In this issue

Jonathan Tobin: Defending the Right to a Jewish State

Heather Hale: Compliment your kids without giving them big heads

Megan Shauri: 10 ways you are ruining your own happiness

Carolyn Bigda: 8 Best Dividend Stocks for 2015

Kiplinger's Personal Finance editors: 7 Things You Didn't Know About Paying Off Student Loans

Samantha Olson: The Crucial Mistake 55% Of Parents Are Making At Their Baby's Bedtime

Densie Well, Ph.D., R.D. Open your eyes to yellow vegetables

The Kosher Gourmet by Megan Gordon With its colorful cache of purples and oranges and reds, COLLARD GREEN SLAW is a marvelous mood booster --- not to mention just downright delish
April 18, 2014

Rabbi Yonason Goldson: Clarifying one of the greatest philosophical conundrums in theology

Caroline B. Glick: The disappearance of US will

Megan Wallgren: 10 things I've learned from my teenagers

Lizette Borreli: Green Tea Boosts Brain Power, May Help Treat Dementia

John Ericson: Trying hard to be 'positive' but never succeeding? Blame Your Brain

The Kosher Gourmet by Julie Rothman Almondy, flourless torta del re (Italian king's cake), has royal roots, is simple to make, . . . but devour it because it's simply delicious

April 14, 2014

Rabbi Dr Naftali Brawer: Passover frees us from the tyranny of time

Greg Crosby: Passing Over Religion

Eric Schulzke: First degree: How America really recovered from a murder epidemic

Georgia Lee: When love is not enough: Teaching your kids about the realities of adult relationships

Cameron Huddleston: Freebies for Your Lawn and Garden

Gordon Pape: How you can tell if your financial adviser is setting you up for potential ruin

Dana Dovey: Up to 500,000 people die each year from hepatitis C-related liver disease. New Treatment Has Over 90% Success Rate

Justin Caba: Eating Watermelon Can Help Control High Blood Pressure

The Kosher Gourmet by Joshua E. London and Lou Marmon Don't dare pass over these Pesach picks for Manischewitz!

April 11, 2014

Rabbi Hillel Goldberg: Silence is much more than golden

Caroline B. Glick: Forgetting freedom at Passover

Susan Swann: How to value a child for who he is, not just what he does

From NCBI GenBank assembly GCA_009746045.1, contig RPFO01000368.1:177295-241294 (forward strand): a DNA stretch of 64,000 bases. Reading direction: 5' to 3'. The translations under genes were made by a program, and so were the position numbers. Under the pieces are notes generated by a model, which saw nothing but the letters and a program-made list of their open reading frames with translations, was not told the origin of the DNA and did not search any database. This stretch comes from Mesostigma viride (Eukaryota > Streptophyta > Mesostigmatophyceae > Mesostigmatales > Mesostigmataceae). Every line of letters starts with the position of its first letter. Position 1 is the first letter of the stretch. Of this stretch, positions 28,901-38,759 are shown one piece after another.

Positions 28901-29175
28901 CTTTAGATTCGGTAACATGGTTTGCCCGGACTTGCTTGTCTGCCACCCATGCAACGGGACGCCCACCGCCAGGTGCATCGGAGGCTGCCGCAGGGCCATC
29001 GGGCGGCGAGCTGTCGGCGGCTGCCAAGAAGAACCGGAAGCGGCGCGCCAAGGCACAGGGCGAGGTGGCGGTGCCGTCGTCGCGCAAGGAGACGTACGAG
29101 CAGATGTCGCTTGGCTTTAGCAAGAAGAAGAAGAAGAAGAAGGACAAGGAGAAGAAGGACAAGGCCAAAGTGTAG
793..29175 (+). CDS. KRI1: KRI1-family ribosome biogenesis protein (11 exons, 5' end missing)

Cameron Huddleston: 7 Financial Tasks You Should Tackle Right Now

Sandra Block and Lisa Gerstner: How to Profit From Your Passion

Susan Scutti: A Simple Blood Test Might Soon Diagnose Cancer

Chris Weller: Have A Slow Metabolism? Let Science Speed It Up For You

The Kosher Gourmet by Diane Rossen Worthington Whitefish Terrine: A French take on gefilte fish

April 9, 2014

Jonathan Tobin: Why Did Kerry Lie About Israeli Blame?

Samuel G. Freedman: A resolution 70 years later for a father's unsettling legacy of ashes from Dachau

Jessica Ivins: A resolution 70 years later for a father's unsettling legacy of ashes from Dachau

Kim Giles: Asking for help is not weakness

Kathy Kristof and Barbara Hoch Marcus: 7 Great Growth Israeli Stocks

Matthew Mientka: How Beans, Peas, And Chickpeas Cleanse Bad Cholesterol and Lowers Risk of Heart Disease

Sabrina Bachai: 5 At-Home Treatments For Headaches

The Kosher Gourmet by Daniel Neman Have yourself a matzo ball: The secrets bubby never told you and recipes she could have never imagined

April 8, 2014

Lori Nawyn: At Your Wit's End and Back: Finding Peace

Susan B. Garland and Rachel L. Sheedy: Strategies Married Couples Can Use to Boost Benefits

David Muhlbaum: Smart Tax Deductions Non-Itemizers Can Claim

Jill Weisenberger, M.S., R.D.N., C.D.E : Before You Lose Your Mental Edge

Dana Dovey: Coffee Drinkers Rejoice! Your Cup Of Joe Can Prevent Death From Liver Disease